Matusevich, who had lost to Rune 6-3, 6-2 last week in the ITF Grade 1 in Roehampton, said he was buoyed by the support of the crowd and from a group of friends who he had lured to the match with free ground passes.

"They were supporting me and it gets you fired up especially," said the 18-year-old, who completed his A level exams just a few weeks ago will now devote himself to tennis full time. "I got them grounds passes, my two best friends, and I said guys, bring the support tomorrow. It was a very good atmosphere out there. Obviously, the crowd will be behind me, but I sometimes block out the crowd and like to focus on each point."

Matusevich, who said he didn't think the quality of the match particularly high, got the only break of the first set, and had no trouble closing it out, but he failed to capitalize on his four match points serving at 5-4 in the second, leading to a tense few minutes for his mates and the rest of the crowd. Rune played a poor game to get broken again, although Matusevich did come up with an excellent lob winner to end it, and in the next game he made no mistake, hitting a good serve to earn his fifth match point and closing it out with an ace.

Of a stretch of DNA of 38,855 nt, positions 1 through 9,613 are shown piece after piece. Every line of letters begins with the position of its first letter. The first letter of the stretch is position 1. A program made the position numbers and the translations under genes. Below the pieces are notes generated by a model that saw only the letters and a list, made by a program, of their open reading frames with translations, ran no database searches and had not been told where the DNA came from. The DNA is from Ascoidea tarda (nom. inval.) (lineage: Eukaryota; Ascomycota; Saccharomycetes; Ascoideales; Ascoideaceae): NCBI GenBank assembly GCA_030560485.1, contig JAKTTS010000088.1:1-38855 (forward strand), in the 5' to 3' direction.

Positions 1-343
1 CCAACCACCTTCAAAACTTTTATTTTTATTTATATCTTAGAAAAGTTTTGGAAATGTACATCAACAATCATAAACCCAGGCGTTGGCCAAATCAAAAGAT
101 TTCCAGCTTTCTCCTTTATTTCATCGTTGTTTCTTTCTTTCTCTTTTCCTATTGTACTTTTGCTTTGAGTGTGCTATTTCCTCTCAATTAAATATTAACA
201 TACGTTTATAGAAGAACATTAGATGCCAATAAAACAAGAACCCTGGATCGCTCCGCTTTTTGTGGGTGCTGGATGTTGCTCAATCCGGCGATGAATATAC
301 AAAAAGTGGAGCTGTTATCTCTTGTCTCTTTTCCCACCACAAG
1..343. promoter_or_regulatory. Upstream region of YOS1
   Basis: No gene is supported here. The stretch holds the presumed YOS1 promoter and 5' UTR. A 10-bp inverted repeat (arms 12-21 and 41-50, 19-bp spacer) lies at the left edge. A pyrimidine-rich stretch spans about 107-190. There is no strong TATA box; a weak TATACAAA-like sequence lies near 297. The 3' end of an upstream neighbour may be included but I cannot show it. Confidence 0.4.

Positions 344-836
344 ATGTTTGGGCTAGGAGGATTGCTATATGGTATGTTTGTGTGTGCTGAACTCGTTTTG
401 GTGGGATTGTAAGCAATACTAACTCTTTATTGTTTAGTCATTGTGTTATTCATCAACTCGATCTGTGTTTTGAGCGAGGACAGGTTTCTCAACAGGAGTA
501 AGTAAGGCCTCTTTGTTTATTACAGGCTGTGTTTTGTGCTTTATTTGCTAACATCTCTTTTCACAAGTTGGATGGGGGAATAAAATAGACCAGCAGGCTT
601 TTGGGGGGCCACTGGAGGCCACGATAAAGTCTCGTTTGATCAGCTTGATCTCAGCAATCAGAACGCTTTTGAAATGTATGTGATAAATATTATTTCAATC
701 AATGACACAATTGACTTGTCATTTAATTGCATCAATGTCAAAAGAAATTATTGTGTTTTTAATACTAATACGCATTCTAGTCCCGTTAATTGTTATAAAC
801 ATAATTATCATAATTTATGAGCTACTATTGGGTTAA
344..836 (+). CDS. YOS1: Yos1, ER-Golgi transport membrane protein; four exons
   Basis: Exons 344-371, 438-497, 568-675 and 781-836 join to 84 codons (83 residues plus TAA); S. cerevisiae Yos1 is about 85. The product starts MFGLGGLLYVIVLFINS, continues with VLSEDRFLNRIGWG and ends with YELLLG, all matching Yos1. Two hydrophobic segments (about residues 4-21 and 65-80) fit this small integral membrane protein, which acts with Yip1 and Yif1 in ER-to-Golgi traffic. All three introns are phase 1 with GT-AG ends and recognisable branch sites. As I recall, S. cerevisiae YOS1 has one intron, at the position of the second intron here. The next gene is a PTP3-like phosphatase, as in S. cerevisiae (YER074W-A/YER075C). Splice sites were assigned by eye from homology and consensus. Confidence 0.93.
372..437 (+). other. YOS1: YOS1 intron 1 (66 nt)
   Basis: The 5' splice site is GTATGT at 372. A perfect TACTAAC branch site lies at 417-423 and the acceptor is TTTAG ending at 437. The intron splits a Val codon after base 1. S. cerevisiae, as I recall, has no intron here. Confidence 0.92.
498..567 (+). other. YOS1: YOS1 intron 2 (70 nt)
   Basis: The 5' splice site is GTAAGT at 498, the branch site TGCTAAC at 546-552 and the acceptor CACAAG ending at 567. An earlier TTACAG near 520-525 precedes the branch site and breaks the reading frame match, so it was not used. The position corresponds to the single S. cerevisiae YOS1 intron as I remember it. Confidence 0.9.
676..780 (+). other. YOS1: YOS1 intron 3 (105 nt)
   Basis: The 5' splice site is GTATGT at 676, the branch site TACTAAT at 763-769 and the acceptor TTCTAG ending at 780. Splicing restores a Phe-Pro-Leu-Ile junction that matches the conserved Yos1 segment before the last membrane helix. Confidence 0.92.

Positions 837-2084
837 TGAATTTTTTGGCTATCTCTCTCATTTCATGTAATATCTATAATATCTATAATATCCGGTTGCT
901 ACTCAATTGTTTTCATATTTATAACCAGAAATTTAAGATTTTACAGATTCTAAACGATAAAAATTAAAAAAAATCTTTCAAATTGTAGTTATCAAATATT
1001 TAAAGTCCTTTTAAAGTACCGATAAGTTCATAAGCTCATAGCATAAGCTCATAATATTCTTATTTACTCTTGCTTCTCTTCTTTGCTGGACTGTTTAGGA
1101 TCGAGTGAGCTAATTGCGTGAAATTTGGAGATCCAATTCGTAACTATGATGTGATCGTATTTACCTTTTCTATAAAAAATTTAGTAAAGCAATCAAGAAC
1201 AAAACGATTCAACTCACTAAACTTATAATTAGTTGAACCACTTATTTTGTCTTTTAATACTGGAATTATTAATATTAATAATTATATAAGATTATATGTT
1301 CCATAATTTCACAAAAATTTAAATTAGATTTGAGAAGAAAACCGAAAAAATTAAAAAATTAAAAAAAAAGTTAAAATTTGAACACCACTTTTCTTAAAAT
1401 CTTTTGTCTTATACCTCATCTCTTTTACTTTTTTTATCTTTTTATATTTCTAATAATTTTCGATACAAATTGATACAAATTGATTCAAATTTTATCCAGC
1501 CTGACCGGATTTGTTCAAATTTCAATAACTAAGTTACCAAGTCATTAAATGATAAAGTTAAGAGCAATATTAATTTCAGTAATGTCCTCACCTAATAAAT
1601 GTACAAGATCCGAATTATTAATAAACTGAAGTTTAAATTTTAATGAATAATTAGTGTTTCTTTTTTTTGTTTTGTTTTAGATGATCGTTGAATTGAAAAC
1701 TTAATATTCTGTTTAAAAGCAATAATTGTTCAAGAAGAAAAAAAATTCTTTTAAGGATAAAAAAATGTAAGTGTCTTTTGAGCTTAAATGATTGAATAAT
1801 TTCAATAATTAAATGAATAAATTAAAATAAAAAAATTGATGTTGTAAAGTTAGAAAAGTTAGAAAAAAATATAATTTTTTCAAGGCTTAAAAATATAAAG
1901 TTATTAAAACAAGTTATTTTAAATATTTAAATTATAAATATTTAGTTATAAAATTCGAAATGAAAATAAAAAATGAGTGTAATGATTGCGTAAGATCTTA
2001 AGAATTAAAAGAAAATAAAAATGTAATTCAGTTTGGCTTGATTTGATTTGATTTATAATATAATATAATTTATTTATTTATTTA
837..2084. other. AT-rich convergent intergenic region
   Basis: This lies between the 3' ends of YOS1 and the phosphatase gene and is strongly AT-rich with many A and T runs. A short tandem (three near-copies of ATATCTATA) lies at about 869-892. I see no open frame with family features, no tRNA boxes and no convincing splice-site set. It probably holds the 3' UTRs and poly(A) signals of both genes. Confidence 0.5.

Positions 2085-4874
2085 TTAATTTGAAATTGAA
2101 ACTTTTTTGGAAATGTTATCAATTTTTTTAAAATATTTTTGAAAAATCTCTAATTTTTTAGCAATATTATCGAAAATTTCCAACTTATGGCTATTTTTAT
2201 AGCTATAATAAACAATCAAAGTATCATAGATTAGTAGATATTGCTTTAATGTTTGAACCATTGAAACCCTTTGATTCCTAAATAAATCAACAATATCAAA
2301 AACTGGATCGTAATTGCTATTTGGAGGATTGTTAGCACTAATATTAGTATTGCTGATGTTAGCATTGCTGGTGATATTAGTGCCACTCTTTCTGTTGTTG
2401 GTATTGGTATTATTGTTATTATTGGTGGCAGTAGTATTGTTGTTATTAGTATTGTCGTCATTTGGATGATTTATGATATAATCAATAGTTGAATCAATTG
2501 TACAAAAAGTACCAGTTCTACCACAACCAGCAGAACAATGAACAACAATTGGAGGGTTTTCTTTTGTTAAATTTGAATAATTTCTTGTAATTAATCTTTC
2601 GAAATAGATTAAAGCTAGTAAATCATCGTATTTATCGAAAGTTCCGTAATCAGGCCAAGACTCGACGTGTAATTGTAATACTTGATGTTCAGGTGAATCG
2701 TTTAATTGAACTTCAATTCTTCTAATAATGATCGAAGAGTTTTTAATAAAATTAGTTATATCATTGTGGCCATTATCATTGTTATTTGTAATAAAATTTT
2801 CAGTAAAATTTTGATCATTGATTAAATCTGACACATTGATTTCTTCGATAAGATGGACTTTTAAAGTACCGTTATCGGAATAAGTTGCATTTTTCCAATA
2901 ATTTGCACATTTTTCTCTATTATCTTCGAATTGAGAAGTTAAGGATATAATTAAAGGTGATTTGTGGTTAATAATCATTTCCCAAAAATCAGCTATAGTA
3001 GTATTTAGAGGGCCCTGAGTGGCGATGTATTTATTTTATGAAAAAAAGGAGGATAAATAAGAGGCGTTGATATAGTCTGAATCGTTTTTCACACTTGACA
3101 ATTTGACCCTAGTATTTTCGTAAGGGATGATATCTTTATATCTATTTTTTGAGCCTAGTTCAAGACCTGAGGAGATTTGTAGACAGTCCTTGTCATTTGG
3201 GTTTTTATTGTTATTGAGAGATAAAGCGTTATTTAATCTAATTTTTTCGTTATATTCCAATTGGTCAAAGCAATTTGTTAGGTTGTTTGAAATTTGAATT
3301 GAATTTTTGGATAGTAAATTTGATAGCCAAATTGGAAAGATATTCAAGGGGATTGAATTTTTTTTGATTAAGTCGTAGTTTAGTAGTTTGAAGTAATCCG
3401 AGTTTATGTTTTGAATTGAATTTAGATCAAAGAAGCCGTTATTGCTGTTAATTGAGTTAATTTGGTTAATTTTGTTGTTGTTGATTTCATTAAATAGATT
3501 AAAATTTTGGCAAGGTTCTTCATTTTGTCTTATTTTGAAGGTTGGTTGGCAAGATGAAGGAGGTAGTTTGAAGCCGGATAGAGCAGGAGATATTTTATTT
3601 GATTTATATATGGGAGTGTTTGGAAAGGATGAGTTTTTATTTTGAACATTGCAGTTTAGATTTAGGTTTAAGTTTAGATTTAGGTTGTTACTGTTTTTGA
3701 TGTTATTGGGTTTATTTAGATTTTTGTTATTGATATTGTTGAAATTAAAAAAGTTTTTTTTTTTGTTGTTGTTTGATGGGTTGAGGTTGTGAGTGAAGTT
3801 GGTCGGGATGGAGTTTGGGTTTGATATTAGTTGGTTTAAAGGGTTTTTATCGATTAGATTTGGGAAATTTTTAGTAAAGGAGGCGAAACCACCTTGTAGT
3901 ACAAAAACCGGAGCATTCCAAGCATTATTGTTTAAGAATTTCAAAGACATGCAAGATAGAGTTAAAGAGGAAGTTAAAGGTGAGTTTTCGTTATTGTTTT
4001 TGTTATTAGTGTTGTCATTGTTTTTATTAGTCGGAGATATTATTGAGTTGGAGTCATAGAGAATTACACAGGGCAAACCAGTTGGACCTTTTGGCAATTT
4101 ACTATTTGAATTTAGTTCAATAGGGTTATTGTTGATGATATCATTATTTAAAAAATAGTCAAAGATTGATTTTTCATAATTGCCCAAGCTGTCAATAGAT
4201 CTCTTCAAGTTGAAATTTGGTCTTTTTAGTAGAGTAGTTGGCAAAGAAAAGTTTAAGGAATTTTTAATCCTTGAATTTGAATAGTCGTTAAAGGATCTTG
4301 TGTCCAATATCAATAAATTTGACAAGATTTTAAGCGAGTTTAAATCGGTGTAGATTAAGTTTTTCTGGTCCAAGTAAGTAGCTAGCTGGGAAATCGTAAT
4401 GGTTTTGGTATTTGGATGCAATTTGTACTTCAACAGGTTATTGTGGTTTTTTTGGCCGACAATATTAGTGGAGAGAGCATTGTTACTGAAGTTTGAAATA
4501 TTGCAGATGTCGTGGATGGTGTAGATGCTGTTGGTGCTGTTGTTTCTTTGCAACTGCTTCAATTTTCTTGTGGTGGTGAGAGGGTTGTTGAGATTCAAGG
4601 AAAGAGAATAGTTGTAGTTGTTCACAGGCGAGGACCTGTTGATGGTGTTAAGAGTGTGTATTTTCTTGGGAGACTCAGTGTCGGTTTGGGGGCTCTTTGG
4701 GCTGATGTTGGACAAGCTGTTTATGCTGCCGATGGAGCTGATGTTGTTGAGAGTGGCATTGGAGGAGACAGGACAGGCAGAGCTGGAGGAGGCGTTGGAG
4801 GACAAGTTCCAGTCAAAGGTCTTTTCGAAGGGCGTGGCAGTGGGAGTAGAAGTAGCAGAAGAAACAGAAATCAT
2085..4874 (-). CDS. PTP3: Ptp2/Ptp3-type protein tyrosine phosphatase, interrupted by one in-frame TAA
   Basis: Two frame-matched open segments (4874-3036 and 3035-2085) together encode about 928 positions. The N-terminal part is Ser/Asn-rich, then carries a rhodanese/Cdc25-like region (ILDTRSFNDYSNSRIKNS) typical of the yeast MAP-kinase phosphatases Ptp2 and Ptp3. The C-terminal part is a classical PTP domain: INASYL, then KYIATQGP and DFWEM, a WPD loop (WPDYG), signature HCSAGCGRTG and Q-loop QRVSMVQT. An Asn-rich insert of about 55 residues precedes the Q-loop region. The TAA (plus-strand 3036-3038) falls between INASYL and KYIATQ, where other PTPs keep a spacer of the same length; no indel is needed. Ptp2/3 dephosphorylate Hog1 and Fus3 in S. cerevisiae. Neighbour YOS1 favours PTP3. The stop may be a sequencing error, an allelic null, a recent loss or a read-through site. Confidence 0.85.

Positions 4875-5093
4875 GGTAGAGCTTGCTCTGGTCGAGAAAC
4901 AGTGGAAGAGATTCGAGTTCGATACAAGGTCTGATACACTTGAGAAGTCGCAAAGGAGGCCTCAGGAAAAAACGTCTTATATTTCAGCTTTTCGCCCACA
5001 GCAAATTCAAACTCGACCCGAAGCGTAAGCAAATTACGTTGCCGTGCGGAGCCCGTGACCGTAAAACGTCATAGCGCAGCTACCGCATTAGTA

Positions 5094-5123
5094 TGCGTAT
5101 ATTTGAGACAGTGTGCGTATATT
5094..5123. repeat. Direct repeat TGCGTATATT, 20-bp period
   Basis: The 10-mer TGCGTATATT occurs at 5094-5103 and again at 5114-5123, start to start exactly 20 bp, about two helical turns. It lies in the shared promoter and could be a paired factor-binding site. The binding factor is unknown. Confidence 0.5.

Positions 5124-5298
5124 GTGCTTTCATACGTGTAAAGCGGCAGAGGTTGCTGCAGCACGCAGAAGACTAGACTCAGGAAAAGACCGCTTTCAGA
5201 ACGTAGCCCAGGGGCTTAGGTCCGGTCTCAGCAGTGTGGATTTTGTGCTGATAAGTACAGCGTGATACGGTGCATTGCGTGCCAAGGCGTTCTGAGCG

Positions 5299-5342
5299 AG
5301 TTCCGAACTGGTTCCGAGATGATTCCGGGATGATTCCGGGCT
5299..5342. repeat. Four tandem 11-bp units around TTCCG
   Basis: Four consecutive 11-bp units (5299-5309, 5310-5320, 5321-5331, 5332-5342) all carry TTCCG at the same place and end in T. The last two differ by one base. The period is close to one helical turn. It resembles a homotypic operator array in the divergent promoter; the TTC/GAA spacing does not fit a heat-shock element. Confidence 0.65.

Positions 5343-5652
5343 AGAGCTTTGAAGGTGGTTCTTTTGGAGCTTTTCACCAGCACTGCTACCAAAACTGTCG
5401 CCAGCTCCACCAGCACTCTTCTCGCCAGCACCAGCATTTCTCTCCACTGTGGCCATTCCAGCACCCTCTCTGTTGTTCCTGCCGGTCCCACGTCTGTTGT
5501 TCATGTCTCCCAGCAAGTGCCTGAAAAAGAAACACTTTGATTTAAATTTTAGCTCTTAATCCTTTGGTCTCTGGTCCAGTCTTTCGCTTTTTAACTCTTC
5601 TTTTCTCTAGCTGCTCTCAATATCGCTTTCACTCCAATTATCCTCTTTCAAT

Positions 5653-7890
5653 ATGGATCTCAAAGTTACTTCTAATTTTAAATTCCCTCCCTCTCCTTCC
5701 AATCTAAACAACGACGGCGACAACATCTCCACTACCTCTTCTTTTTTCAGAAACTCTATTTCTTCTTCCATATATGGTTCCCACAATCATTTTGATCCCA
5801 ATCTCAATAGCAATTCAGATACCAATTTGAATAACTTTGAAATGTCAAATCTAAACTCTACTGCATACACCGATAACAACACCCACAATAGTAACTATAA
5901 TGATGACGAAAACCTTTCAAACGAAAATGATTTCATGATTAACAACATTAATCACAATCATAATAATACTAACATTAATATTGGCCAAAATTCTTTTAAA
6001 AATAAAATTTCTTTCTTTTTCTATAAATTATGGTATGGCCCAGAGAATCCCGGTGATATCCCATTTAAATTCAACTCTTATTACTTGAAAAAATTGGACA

"I was playing very smart today, I think," said Matusevich, the 2018 US Open Junior doubles champion. "I wasn't hitting my forehand unbelievably well; I wasn't killing it. I was just making the return, slicing a lot...no rhythm, just win, find a way against this guy, so I was really happy."

Matusevich will face No. 8 seed Shintaro Mochizuki of Japan, who defeated wild card Arthur Fery of Great Britain 6-3, 6-3. Matusevich beat Mochizuki last week in the round of 16 at Roehampton 6-1, 6-4.